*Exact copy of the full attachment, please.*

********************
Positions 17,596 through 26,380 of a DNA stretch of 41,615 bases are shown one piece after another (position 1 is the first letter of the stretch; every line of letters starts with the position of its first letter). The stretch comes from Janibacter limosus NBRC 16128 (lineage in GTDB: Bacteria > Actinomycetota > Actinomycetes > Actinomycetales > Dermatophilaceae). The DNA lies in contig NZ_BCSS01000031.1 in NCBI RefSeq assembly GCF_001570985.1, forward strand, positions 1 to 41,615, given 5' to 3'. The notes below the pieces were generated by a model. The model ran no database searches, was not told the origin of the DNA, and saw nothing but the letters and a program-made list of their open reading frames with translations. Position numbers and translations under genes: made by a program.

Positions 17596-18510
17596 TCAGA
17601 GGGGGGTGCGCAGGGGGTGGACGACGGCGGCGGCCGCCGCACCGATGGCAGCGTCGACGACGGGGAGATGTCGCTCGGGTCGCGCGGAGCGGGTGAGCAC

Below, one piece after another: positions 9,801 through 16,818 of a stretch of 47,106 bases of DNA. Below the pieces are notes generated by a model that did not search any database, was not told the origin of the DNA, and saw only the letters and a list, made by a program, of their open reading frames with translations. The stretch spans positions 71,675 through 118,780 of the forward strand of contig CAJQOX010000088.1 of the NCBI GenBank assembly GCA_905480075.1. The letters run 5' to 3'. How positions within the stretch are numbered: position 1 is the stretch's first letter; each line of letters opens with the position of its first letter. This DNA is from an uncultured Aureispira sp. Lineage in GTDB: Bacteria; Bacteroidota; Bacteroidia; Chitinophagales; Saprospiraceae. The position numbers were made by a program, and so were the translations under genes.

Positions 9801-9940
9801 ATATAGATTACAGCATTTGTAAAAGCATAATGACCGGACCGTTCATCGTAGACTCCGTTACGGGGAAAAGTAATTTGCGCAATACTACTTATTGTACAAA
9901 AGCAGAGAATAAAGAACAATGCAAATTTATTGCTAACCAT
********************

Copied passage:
Positions 17,596 through 26,380 of a DNA stretch of 41,615 bases are shown one piece after another (position 1 is the first letter of the stretch; every line of letters starts with the position of its first letter). The stretch comes from Janibacter limosus NBRC 16128 (lineage in GTDB: Bacteria > Actinomycetota > Actinomycetes > Actinomycetales > Dermatophilaceae). The DNA lies in contig NZ_BCSS01000031.1 in NCBI RefSeq assembly GCF_001570985.1, forward strand, positions 1 to 41,615, given 5' to 3'. The notes below the pieces were generated by a model. The model ran no database searches, was not told the origin of the DNA, and saw nothing but the letters and a program-made list of their open reading frames with translations. Position numbers and translations under genes: made by a program.

Positions 17596-18510
17596 TCAGA
17601 GGGGGGTGCGCAGGGGGTGGACGACGGCGGCGGCCGCCGCACCGATGGCAGCGTCGACGACGGGGAGATGTCGCTCGGGTCGCGCGGAGCGGGTGAGCAC

Below, one piece after another: positions 9,801 through 16,818 of a stretch of 47,106 bases of DNA. Below the pieces are notes generated by a model that did not search any database, was not told the origin of the DNA, and saw only the letters and a list, made by a program, of their open reading frames with translations. The stretch spans positions 71,675 through 118,780 of the forward strand of contig CAJQOX010000088.1 of the NCBI GenBank assembly GCA_905480075.1. The letters run 5' to 3'. How positions within the stretch are numbered: position 1 is the stretch's first letter; each line of letters opens with the position of its first letter. This DNA is from an uncultured Aureispira sp. Lineage in GTDB: Bacteria; Bacteroidota; Bacteroidia; Chitinophagales; Saprospiraceae. The position numbers were made by a program, and so were the translations under genes.

Positions 9801-9940
9801 ATATAGATTACAGCATTTGTAAAAGCATAATGACCGGACCGTTCATCGTAGACTCCGTTACGGGGAAAAGTAATTTGCGCAATACTACTTATTGTACAAA
9901 AGCAGAGAATAAAGAACAATGCAAATTTATTGCTAACCAT